Oh, did you think those doctors we saw writing fraudulent sick notes were actually going to suffer serious consequences for their unprofessional and dishonest behavior? Wrong!

UW Health doctors who wrote sick notes for protesters at the Capitol in February face penalties up to a loss of pay and leadership positions, the UW School of Medicine and Public Health said Tuesday.

Here’s UW spelled out the horrible fate that awaits the errant sawbones:

Personnel action will be based on the specific nature of the offense and the level of the physician’s involvement … The consequences range from written reprimand to loss of pay and leadership position.

In other words, they won’t get paid for the time they spent hobnobbing with the union thugs and a couple of docs will lose “Medical Director” positions they probably hated anyway. 

If you don’t understand why such obviously dishonest behavior produced no serious punishment, read what Paul Hsieh recently wrote in Pajamas Media, on the “new” medical ethics:

Although this might seem an outrageous breach of professional ethics, it is actually entirely consistent with the new brand of “progressive? medical ethics currently taught to medical students.

In this code of “ethics,” such behavior is OK if it’s about “social justice.” The people who investigated these incidents probably sympathize with the physicians in question.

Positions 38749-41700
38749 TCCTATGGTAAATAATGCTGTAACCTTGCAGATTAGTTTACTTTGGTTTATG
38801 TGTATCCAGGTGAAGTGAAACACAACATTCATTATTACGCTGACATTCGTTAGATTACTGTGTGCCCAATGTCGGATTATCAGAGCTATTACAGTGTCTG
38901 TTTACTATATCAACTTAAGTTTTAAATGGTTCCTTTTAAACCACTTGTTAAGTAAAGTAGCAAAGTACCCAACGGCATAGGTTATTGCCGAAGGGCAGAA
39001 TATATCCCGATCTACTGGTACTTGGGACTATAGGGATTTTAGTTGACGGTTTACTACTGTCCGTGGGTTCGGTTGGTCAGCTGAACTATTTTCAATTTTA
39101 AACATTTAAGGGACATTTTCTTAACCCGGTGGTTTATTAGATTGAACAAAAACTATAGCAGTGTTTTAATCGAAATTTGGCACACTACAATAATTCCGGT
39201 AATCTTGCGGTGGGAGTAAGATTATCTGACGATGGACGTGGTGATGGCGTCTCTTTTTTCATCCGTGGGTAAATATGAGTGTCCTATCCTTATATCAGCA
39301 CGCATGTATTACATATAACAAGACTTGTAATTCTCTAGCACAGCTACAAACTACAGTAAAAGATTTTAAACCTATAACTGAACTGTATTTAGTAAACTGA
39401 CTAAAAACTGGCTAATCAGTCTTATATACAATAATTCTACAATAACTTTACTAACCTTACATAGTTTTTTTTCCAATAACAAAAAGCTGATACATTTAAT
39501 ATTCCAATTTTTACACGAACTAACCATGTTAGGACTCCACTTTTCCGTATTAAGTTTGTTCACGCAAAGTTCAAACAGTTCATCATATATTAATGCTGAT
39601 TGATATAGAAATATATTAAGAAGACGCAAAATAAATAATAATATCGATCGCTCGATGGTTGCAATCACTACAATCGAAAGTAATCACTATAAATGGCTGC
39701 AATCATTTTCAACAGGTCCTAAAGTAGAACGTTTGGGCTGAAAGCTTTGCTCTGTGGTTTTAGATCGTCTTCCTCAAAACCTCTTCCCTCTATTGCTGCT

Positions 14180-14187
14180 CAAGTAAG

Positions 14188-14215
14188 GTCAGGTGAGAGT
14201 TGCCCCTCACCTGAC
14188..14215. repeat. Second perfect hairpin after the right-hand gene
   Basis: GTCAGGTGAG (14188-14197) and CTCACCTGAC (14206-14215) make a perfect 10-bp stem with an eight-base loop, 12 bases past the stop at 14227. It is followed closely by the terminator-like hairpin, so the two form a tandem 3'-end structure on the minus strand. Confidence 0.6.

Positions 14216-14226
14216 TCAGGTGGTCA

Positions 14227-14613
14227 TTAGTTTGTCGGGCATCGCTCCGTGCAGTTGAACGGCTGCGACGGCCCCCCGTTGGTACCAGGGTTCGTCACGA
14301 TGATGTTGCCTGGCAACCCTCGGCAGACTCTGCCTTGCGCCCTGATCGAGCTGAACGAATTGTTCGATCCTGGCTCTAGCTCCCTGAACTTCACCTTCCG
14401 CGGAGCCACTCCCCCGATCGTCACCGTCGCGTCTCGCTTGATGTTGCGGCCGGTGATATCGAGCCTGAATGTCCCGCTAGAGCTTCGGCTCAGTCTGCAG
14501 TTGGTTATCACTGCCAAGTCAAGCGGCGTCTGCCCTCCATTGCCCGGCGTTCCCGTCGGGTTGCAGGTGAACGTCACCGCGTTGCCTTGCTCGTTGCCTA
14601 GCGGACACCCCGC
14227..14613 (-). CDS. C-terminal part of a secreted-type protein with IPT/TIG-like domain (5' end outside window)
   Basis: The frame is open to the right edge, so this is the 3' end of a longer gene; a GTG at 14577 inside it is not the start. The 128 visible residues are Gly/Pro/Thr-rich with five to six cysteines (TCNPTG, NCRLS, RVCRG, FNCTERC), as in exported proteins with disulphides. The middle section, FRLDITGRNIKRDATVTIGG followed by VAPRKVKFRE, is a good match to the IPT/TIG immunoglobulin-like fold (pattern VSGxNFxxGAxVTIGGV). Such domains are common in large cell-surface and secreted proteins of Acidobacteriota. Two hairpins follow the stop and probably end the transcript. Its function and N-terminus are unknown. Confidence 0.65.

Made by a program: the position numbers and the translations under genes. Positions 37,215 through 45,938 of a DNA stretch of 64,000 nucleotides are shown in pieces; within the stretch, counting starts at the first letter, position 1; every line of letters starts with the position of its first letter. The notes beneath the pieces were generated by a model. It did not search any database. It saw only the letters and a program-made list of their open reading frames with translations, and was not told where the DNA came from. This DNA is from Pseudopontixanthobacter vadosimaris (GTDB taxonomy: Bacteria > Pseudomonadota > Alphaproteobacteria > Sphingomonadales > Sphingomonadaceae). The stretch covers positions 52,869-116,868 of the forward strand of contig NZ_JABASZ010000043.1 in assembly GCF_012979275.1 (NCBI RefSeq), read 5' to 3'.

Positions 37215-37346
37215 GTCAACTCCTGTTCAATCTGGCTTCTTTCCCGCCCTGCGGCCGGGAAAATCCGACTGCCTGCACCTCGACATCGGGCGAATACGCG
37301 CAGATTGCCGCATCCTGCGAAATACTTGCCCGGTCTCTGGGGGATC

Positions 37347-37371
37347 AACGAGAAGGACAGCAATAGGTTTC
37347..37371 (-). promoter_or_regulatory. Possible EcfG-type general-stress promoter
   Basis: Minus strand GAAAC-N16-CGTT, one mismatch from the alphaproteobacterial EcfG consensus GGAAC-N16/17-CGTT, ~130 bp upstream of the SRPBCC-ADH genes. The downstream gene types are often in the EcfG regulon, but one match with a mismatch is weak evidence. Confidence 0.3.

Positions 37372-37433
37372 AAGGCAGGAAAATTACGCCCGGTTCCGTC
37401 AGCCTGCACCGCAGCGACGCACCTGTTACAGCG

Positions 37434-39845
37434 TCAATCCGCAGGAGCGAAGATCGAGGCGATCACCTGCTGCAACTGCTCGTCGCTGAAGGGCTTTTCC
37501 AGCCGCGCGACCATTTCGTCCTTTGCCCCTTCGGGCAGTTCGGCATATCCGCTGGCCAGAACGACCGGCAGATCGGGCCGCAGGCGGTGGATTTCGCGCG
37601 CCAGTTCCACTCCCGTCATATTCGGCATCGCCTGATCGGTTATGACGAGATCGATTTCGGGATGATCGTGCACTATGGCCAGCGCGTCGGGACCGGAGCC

So, they issued a few wrist slaps for the sake of appearances. 

Comments 2

  1. Frank wrote:

    This about fraud. Those bozos ought to be on probation for 10 years.

    Posted 28 Apr 2011 at 6:58 am
  2. TMLutas wrote:

    These wrist slaps as you put them are the formal tip of the iceberg. The rest of it is that other doctors will likely want to stay clear of these professional disasters-waiting-to-happen. If you deal with one of these docs, the chance of you ending up in the witness chair goes up so why buy that sort of trouble? It’s much better to just steer your patients to more ethical alternatives in other doctor groups and hospitals. Their lower productivity numbers (and greater chance of job loss) will be impacting them for years to come.

    Posted 28 Apr 2011 at 8:45 am

Post a Comment

Your email is never published nor shared. Required fields are marked *